In Asset Allocation curriculum:
“In underfunded plans, the potential upside of equities would often have greater value for the plan sponsor than in the fully funded case examined.” In Institutional Investors curriculum:
“Lower pension surplus or Lower funded status implies lower risk tolerance.”
In Asset Allocation curriculum, equity has greater value for underfunded plans. But in Institutional Investors curriculum, sponsor has lower risk tolerance which should allocate less equity for underfunded plans. Which is right?
So I think you’re missing the thin line in between. For a Pension plan that’s underfunded, if actually perfect decisions are made regarding investing in equities, there’s a good chance that the superior return would bring the funded status of the plan from underfunded to a possible surplus, given the high risk, high return nature of equities. It would be risky for me as a pension fund manager to allocate funds to equity, given the underfunded status but if I ace at it I can actually create value beyond dreams for the pension plan sponsor.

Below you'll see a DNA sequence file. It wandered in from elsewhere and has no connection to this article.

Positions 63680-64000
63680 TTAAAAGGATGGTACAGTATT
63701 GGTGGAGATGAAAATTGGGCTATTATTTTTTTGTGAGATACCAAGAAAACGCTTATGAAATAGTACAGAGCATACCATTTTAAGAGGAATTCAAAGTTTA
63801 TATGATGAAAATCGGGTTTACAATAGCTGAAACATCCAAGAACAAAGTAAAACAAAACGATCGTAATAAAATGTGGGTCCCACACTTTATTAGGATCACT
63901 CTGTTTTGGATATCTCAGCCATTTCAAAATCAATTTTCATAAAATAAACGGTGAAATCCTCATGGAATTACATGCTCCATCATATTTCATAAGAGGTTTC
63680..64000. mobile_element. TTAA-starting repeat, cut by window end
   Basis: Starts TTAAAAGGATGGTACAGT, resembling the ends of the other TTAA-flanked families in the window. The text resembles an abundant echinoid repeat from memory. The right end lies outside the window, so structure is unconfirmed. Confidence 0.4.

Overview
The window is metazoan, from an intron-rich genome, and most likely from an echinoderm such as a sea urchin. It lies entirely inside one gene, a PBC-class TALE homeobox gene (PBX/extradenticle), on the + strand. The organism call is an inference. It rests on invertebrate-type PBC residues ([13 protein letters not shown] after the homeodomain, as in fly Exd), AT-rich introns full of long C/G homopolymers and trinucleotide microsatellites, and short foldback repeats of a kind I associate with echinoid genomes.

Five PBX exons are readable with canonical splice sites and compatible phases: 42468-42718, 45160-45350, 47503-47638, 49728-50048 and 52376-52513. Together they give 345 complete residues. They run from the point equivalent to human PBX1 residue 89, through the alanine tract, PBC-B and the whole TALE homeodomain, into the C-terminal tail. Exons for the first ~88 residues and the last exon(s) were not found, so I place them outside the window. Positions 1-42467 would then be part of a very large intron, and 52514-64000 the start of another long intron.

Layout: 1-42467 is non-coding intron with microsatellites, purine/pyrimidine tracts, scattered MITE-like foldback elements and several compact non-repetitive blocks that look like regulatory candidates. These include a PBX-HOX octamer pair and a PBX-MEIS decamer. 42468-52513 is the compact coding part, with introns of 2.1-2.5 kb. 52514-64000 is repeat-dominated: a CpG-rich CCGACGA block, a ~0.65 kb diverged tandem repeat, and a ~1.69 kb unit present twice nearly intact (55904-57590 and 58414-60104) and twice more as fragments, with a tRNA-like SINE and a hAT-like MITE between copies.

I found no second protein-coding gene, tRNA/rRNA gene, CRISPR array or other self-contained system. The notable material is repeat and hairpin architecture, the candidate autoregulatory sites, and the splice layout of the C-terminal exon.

The Institutional side is saying that because the plan is underfunded, ideally you would not risk your money by investing in high risk assets and would prefer something low risk to bring the fund back to its fully funded status, as these are promised payments to your employees and wouldn’t wanna risk that money or I can risk being sued.
Hope this was helpful.
But if I add more low risk, low return security to portfolio, how can I bring the fund back to fully funded status?
You won’t get a surplus overnight. It would take a long time for you to get to a surplus with those low risk investments. The thing managers aim at is getting the plan to a fully funded status with low risk investments.